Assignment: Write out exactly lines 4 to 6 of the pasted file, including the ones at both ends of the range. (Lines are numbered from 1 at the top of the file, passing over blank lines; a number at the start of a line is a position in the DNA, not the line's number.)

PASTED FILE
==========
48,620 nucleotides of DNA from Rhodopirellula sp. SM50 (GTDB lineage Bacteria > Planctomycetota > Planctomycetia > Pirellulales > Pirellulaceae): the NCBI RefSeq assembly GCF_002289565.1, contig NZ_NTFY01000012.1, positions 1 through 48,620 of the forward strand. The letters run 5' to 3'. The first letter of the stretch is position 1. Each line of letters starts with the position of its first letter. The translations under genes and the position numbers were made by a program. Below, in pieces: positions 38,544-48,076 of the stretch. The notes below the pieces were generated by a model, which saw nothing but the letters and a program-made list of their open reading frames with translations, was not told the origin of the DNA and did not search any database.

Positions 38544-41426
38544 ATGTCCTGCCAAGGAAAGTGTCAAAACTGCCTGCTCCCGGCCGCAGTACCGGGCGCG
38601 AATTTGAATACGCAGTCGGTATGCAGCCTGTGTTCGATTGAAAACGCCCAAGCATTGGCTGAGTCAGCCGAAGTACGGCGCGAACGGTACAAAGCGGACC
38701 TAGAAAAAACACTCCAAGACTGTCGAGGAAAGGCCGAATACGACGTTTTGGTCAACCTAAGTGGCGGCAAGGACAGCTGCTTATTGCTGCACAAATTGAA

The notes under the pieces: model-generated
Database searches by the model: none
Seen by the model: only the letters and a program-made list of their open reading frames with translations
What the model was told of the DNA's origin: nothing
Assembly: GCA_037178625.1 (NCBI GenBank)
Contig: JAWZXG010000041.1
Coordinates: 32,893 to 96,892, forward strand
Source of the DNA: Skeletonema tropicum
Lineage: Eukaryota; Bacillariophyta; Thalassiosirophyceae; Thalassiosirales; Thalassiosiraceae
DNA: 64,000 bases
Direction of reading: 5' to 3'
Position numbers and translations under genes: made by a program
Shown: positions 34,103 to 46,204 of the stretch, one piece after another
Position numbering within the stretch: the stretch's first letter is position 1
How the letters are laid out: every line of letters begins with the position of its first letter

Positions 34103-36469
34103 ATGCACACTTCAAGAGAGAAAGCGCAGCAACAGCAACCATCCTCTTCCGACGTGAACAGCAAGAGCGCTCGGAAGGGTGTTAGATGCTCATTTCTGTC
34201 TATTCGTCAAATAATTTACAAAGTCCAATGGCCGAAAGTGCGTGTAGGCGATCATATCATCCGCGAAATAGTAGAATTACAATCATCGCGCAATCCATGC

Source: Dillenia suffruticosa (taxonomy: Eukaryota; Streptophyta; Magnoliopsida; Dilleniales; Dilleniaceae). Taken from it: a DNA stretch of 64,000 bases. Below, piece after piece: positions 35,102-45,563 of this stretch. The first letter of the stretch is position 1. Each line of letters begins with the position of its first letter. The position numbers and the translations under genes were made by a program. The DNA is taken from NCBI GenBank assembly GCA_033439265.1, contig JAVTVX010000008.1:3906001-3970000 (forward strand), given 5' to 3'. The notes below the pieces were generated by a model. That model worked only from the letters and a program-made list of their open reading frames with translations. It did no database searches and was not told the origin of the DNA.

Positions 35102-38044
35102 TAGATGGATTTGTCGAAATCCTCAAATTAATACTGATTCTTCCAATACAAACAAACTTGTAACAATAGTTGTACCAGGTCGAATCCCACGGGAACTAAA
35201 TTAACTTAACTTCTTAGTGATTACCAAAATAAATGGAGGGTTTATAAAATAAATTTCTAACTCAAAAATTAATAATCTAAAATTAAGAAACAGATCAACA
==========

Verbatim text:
38601 AATTTGAATACGCAGTCGGTATGCAGCCTGTGTTCGATTGAAAACGCCCAAGCATTGGCTGAGTCAGCCGAAGTACGGCGCGAACGGTACAAAGCGGACC
38701 TAGAAAAAACACTCCAAGACTGTCGAGGAAAGGCCGAATACGACGTTTTGGTCAACCTAAGTGGCGGCAAGGACAGCTGCTTATTGCTGCACAAATTGAA

The notes under the pieces: model-generated